Why Were Metics Encouraged to Settle in Ancient Greece?

Ancient Greece was a land of political and social changes, and one notable aspect of its history is the rise of the metics. Metics were non-citizens who lived in ancient Athens and other Greek city-states.

They played a significant role in shaping the cultural, economic, and political landscape of ancient Greece. In this article, we will explore why metics were encouraged to settle in ancient Greece.

What Were Metics?

In ancient Greece, metics were individuals who were not citizens but lived in the city-state as free people. They could be traders, artisans, or other skilled workers who migrated to Athens or other Greek cities. They could also be freed slaves who became independent but did not have the rights of Athenian citizens.

Encouragement for Settling in Ancient Greece

Metics played an important role in the Athenian economy and society. They were encouraged to settle in Athens because they brought valuable skills and resources that helped the city prosper. Metics contributed to trade, manufacturing, and commerce, which helped Athens become a dominant economic power.

Metics also provided essential services to Athenian citizens. They worked as doctors, lawyers, teachers, and entertainers. They managed businesses that provided goods and services to Athenians like clothing stores or restaurants.

Legal Status

Despite their contributions to Athenian society, metics did not enjoy full citizenship rights. They could not own land or participate fully in politics as only citizens could do so.

However, they had some legal rights and protections under the law. The Athenian government was responsible for protecting them from harm by other citizens or foreign powers.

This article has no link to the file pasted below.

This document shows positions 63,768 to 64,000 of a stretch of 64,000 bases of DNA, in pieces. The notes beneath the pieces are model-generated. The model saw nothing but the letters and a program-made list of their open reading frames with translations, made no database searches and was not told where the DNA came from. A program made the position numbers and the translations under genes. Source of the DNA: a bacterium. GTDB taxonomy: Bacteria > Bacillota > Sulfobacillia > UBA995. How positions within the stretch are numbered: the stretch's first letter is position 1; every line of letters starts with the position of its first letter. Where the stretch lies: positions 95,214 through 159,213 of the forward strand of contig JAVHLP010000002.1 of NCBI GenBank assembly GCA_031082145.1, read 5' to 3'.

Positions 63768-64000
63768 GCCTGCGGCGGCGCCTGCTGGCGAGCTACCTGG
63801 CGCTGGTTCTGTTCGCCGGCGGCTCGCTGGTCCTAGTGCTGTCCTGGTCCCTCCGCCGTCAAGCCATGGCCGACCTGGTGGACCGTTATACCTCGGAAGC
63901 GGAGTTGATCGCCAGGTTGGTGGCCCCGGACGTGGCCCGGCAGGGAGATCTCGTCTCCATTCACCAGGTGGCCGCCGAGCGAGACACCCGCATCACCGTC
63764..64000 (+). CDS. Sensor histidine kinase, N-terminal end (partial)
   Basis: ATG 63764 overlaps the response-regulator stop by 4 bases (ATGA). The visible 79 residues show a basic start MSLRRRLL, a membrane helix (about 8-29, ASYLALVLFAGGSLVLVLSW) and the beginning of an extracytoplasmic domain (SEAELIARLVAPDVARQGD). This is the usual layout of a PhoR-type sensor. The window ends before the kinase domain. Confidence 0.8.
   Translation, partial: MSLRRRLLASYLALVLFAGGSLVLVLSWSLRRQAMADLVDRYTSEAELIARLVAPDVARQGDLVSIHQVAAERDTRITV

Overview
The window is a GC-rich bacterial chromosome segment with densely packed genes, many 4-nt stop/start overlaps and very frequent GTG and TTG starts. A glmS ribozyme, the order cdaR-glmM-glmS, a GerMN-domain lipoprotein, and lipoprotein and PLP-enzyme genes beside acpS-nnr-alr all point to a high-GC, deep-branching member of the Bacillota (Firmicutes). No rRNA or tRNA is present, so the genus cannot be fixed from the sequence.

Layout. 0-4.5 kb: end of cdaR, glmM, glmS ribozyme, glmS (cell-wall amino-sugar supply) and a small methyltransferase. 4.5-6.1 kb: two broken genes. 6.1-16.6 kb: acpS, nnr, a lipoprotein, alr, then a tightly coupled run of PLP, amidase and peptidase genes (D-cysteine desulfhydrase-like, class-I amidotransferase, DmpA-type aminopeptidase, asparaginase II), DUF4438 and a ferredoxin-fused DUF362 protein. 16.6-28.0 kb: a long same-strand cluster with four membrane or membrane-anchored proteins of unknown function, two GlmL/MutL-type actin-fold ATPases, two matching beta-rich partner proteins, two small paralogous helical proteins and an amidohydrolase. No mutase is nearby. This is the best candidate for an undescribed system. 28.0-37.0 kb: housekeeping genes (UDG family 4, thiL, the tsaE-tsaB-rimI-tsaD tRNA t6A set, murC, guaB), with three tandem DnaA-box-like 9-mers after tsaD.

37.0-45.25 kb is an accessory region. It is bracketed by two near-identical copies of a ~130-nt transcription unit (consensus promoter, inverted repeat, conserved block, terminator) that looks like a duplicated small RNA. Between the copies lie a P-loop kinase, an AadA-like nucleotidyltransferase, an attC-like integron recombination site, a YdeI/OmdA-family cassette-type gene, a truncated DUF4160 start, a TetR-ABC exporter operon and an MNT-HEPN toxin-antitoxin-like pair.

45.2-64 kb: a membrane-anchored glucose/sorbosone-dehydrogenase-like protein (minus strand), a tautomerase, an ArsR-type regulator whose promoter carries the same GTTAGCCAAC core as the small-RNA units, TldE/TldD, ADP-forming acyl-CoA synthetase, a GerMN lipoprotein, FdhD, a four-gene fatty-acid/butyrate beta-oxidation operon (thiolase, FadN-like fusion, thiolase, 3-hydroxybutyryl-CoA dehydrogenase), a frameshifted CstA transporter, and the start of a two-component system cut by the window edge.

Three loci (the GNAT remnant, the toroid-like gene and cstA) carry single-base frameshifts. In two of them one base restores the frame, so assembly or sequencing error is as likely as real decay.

To become a metic in Athens or any other Greek city-state required that you register yourself with the local authority formally. The registration process included paying taxes annually for protection by the state.


Metics were not always welcomed in ancient Greece. They were sometimes subject to persecution and discrimination.

Some Athenians viewed metics as a threat to their way of life. In times of economic hardship, the Athenians sometimes blamed metics for their problems, leading to prejudice and violence against them.


In conclusion, metics played an integral role in the development of ancient Greek society. Their skills and contributions helped Athens prosper economically and culturally during its Golden Age.

Although they did not have full citizenship rights, they enjoyed legal protections that made it possible for them to live and work in Athens. Despite the challenges they faced, including discrimination and persecution, metics continued to settle in ancient Greece because it was a land of opportunity and promise.